Right when I’d got the hang of life, when I had a meaningful job and a semi-permanent man and a nice swing to my gait, and was living like a clean-haired career girl a father could be proud of, my father went joyriding and fell off a cliff, just like we’d always warned him.
My siblings and I tried to rappel to the rocks below and find his body with its crunched-up motorcycle, but there had been room for only one strongest person in our family and we gave up rather quickly, taking off our harnesses and sitting near the edge of the cliff eating string cheese and wondering how a bunch of dreamers like us would ever manage. We held a ceremony where our mother scattered ash from the fireplace, and my oldest brother Donnie said a prayer, and we all sang and danced and recited poems until dark, when we were hoarse and noodle-limbed. Even then we didn’t feel finished, so we pounded our chests, crying, “This! This!” and flung ourselves right to the edge, where, true to our mother’s histrionic genes, we ripped our hearts out to destroy on the rocks below.
I fumbled and, typically, dropped mine at my feet, where it shattered. My siblings paled as they peered over the edge to where theirs had exploded against the rocks. I stared at my pieces, knowing right then that I needed my heart not just to beat so that I could live, but to exist so that I could want to live. My brothers and sisters fell to their knees and my mother stood with her hands on her hips and mumbled about mistakes—easy for her to say because, though she had lobbed hers off the cliff, it had landed in the ice cold lake, where I am certain it stays whole and preserved.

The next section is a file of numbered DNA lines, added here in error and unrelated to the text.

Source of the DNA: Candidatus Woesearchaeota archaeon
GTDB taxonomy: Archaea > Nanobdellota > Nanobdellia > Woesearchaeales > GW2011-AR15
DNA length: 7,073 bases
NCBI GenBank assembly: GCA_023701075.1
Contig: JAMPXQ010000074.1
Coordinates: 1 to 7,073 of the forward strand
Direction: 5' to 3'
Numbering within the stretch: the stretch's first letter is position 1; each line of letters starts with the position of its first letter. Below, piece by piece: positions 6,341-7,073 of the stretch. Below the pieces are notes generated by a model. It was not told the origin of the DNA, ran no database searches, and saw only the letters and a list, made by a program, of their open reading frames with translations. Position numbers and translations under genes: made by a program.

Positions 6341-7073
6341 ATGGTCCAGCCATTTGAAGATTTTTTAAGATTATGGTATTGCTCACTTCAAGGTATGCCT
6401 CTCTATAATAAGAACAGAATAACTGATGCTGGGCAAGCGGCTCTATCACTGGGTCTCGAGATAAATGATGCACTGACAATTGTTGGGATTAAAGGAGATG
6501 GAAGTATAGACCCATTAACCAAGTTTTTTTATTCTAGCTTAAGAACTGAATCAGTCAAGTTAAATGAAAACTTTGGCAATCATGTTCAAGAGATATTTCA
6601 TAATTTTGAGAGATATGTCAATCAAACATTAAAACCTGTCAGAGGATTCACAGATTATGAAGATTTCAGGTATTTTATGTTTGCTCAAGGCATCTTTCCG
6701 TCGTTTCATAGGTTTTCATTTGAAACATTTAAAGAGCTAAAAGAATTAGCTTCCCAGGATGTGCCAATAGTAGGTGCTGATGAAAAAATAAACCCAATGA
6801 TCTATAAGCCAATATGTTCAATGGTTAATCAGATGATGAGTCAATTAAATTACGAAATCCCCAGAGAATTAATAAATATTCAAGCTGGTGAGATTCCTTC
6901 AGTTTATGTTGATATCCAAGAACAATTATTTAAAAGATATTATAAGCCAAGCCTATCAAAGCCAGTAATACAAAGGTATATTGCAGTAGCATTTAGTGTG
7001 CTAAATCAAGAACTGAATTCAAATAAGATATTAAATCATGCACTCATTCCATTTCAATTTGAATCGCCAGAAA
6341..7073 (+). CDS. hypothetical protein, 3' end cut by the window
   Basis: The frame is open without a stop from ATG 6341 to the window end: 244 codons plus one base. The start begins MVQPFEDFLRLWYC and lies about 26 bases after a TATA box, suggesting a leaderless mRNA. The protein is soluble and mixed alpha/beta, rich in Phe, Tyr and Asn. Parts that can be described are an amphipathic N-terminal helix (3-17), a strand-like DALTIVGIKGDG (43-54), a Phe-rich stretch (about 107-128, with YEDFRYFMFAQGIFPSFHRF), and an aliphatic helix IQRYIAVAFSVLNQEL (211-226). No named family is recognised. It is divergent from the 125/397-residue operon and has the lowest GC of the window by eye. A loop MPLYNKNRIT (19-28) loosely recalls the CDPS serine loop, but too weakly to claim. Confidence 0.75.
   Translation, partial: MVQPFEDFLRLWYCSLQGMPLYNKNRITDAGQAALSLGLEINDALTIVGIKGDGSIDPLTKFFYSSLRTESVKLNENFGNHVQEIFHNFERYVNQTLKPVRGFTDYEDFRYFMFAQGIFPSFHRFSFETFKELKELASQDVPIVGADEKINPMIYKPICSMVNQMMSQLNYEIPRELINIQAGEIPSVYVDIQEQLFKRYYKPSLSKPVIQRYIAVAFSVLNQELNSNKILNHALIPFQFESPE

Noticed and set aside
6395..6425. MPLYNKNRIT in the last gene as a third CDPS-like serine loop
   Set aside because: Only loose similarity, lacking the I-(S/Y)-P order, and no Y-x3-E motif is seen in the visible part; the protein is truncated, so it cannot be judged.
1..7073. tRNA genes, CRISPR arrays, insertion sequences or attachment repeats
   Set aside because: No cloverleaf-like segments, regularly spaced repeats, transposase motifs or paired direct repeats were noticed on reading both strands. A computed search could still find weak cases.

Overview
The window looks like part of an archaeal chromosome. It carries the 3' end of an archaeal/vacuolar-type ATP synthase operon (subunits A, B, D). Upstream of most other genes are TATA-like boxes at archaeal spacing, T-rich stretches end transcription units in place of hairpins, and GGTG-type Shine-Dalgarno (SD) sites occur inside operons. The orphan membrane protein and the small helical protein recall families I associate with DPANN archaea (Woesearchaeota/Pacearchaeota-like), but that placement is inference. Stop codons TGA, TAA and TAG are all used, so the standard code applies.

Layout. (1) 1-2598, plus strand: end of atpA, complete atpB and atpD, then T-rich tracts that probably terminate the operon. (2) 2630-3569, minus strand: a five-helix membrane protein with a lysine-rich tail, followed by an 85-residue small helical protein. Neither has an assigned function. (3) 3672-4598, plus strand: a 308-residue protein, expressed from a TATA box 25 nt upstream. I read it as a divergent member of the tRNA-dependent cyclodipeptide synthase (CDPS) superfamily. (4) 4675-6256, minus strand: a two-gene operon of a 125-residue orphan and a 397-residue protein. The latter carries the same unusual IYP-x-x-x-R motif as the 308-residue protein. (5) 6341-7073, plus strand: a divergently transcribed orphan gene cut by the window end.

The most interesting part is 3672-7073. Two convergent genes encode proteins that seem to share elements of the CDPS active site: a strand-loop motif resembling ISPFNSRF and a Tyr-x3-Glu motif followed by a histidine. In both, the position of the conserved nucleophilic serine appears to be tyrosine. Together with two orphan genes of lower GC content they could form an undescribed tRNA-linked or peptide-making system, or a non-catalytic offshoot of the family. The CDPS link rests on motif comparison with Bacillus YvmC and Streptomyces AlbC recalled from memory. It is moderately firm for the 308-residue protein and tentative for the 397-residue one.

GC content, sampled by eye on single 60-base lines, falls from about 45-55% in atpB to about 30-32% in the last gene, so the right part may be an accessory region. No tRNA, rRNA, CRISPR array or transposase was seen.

Like they were precious seashells, I gathered my heart shards, peeling off my nylons and knotting them inside. As I yanked my suitcase toward the car, my mother called, “Get back to those sixth graders! Work is how you and your father keep from losing your heads.” Then she covered her mouth and mumbled, “Kept.” Back home, I tucked the nylons safely into the foot of the bed—stupid, because every time I nudged closer to my man, my own heart cut me and I had to pull away.
He and I ditched our social and travel plans and latched onto the dullest of butter knife lives—work and groceries and dishes and laundry, a little late-night TV. We limped around with bent spines and red eyes, sore with heart-cuts and no spooning, until finally I dropped the nylons into a plastic bag and buried that in a box that I shipped to my mother. It came back unopened, and soon I received an email from her in Beirut, saying it was time to clean out my things, to find something to do with my old toys and prom dresses because she was no longer a nostalgia-sitter—she had a life to live.